Both their phones stopped sending signals at 9:42 a.m.

The ‘mission’

The 16-year-old daughter of Cora Twombly became a crucial witness to the investigators putting together the probable cause affidavit.

She said she was told that her mother, 44, and her mother’s husband Cole Twombly, 50, would be out when she woke that Saturday, as they were going to be on a “mission.”

She described her mother and stepfather, as well as Adams and her boyfriend Cullum, as being part of an anti-government group with a religious affiliation. The group, which the Oklahoma State Bureau of Investigation (OSBI) said was called God’s Misfits, met weekly at the Twombly house or the home of another couple.

All four accused lived in various tiny towns, dotted far apart around the Oklahoma panhandle, about as near to Texas as to Kansas and Colorado. The roads between them are straight and long, cutting through farmland and cattle ranches. Once you leave one town, it can be 15 minutes of highway-speed driving before you reach the next. Seemingly endless freight trains carrying cargo from El Paso to Kansas City clank by on the single track running along US-64.

The teenager said she had heard group conversations about Adams’ grandchildren being at risk if they were with Butler. She told investigators Adams had provided burner phones to the other accused, so they didn’t need to use their personal devices to communicate, and that she had seen two of the phones charging on her mother’s nightstand.

And she said her mother told her the two couples were involved in the killings.

When the teenager got up at about 10 a.m. that Saturday, the Twomblys were out as they had said they would be. They came back around noon, driving a blue and gray Chevrolet pickup they owned, and a blue flatbed pickup owned by a relative.

The daughter was told to clean the interior of the Chevrolet pickup. When she asked what had happened, she was told that things had not gone as planned but that they would not have to worry about Butler again.

She heard that her mother and stepfather blocked the road to stop Butler and Kelley in their vehicle and diverted them to where the others were waiting. She named another person who she said was involved, but authorities have said they are not looking for other suspects.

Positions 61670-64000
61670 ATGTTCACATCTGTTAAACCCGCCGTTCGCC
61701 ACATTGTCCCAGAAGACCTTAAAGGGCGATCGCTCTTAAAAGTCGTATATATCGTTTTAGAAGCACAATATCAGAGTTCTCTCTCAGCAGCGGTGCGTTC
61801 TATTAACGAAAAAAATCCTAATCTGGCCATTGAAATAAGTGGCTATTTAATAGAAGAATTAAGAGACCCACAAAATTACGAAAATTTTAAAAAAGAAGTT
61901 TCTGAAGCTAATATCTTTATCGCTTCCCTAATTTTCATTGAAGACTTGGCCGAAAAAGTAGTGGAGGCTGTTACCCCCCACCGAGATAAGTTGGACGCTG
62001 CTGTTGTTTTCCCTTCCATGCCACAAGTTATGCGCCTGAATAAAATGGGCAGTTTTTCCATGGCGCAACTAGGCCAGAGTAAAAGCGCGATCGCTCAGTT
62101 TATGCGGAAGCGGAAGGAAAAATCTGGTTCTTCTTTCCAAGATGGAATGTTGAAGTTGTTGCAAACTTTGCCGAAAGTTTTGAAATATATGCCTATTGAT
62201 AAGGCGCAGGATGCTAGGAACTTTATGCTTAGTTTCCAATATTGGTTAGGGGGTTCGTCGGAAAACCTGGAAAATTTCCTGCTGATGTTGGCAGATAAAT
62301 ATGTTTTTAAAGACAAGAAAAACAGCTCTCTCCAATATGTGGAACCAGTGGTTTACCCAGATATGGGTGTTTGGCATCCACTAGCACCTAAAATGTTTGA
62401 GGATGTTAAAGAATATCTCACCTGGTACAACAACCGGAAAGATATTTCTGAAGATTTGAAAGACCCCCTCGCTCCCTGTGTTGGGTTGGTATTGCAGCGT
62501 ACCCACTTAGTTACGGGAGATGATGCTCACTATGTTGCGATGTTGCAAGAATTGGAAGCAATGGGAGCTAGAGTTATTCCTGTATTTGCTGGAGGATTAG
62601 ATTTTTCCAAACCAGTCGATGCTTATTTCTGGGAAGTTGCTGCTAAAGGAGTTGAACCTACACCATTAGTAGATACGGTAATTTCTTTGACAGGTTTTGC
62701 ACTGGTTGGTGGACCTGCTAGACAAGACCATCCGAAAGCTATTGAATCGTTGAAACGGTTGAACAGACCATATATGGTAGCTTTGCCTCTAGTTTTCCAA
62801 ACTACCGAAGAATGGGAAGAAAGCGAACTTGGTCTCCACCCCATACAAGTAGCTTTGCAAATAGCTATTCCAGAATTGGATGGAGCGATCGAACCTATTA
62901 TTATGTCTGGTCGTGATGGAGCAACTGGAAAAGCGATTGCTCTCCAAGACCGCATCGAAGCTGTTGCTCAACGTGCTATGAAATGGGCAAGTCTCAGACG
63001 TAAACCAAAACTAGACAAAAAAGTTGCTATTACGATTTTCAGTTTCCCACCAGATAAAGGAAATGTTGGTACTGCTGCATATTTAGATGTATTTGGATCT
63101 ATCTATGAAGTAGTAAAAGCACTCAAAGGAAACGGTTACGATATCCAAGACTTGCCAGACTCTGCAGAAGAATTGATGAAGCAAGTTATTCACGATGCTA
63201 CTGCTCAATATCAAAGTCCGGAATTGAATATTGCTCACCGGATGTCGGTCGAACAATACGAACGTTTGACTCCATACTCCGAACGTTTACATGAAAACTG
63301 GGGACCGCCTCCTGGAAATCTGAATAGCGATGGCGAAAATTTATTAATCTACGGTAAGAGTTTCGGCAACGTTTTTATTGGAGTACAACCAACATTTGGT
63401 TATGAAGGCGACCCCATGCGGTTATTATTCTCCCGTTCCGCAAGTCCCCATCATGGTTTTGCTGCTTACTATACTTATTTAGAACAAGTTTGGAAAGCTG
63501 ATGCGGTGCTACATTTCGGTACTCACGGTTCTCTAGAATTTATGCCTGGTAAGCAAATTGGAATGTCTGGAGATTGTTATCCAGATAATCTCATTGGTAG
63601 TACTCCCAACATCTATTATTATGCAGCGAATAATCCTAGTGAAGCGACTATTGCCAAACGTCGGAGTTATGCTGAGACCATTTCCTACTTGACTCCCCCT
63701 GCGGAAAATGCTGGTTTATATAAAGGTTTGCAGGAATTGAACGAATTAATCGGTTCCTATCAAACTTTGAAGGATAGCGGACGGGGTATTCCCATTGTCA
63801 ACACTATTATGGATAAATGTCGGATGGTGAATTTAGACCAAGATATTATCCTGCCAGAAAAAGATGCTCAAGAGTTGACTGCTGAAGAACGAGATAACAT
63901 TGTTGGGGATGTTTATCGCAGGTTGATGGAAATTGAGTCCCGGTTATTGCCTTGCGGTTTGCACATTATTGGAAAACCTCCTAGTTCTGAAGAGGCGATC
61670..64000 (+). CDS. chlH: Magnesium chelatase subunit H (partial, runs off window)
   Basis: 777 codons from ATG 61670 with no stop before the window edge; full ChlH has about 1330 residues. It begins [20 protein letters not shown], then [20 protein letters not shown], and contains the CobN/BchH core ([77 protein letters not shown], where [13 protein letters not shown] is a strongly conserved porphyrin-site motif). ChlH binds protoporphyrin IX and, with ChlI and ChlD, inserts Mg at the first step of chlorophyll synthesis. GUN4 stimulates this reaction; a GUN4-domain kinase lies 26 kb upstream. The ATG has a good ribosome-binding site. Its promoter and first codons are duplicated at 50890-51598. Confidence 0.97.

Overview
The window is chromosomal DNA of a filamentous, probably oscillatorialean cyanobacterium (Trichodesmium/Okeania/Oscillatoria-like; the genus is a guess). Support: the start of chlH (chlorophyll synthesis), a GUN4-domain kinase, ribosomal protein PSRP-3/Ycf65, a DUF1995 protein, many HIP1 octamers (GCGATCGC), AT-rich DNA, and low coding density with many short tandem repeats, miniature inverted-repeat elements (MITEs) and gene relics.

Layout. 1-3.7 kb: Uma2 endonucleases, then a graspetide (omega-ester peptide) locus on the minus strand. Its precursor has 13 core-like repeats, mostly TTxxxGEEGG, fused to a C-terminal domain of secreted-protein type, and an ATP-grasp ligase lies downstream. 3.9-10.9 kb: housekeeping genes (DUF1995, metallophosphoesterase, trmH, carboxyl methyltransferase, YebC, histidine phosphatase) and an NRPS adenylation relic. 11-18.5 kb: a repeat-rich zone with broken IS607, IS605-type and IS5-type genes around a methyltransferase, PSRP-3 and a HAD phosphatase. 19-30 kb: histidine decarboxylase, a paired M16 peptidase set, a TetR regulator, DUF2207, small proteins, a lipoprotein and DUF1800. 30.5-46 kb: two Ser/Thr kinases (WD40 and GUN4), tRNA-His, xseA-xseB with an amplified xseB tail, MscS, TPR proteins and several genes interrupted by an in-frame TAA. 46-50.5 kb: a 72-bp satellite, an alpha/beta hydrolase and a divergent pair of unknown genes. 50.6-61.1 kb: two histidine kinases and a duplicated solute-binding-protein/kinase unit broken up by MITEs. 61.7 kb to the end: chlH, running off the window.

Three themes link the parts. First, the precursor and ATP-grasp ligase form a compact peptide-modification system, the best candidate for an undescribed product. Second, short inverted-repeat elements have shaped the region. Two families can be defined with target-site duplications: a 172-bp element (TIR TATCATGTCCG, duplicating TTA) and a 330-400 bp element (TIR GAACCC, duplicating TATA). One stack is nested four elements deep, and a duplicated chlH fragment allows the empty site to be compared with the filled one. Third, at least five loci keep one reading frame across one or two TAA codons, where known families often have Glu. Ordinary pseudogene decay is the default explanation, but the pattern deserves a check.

She said she asked about Kelley, the woman Butler had asked to accompany her to supervise the visit, and why she had to die. Her mother responded that Kelley wasn’t innocent, as she had supported Butler. Kelley was the wife of Hugoton First Christian Church pastor Heath Kelley, The Christian Post reported. They were set to move to Nebraska in June, it added.

Finally, the child asked Cora Twombly if they had put the bodies in a well. She was told: “Something like that.”

A hole amid the cattle

Adams went to the home of the other couple who hosted God’s Misfits meetings, where her grandchildren had spent the night, and picked them up at about the same time as the Twomblys had arrived home, the affidavit said.

The previous evening, Adams’ boyfriend Cullum, 43, had been working on a property where he rented a pasture for cattle grazing. The property owner said Cullum had asked if he could do some work there with his skid steer, a kind of bulldozer. He had wanted to cut down a tree, remove a stump and bury some concrete, he said, according to the landowner’s conversations with officials.

The owner agreed and told investigators that Cullum brought his equipment and did the work on Friday, March 29, possibly into the early hours.

He said the skid steer was left on his property that night and it was gone when he woke up at about noon on Saturday.

Investigators tracked all three of the burner phones to the area where Butler and Kelley disappeared – and at the time they disappeared – and two of them to the pasture used by Cullum, below a dam. A hole had been dug, filled back in and covered with hay.

The affidavit states the pasture was about 8.5 miles from where Butler’s car was found empty. The drive time between the two points was “well within” the 34 minutes between when the victims’ phones stopped transmitting and the burner phones arrived at the pasture, it added.

All the prepaid burners stopped transmitting on the morning of March 30, either near the Twomblys’ home or the rented pastureland.

Two sets of remains recovered from Texas County, Oklahoma, were confirmed to be those of Veronica Butler, 27, and Jilian Kelley, 39, on Tuesday evening.

Butler’s relatives became emotional outside the Texas County Courthouse after attending Wednesday’s initial appearance by the suspects.

“How can you hate the mother of your grandchildren so much that you would end her life?” her aunt said between sobs to CNN affiliate KFDA.

Butler’s younger siblings held back tears as they described the “beautiful soul” that was taken from them too soon.

“She’s just like a sunflower, just like a beautiful sunflower looking in the sun. She’s amazing, an amazing mom,” Junia Butler, Veronica’s younger sister, told KFDA.

Wednesday was the day set previously for a hearing in the ongoing custody fight between Adams and Butler. Butler’s attorney told the OSBI Butler was likely to be granted unsupervised visitation with her children on that day. Instead, it became the first court hearing for those accused of her murder.

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CNN’s Rosa Flores and Sara Weisfeldt contributed to this report.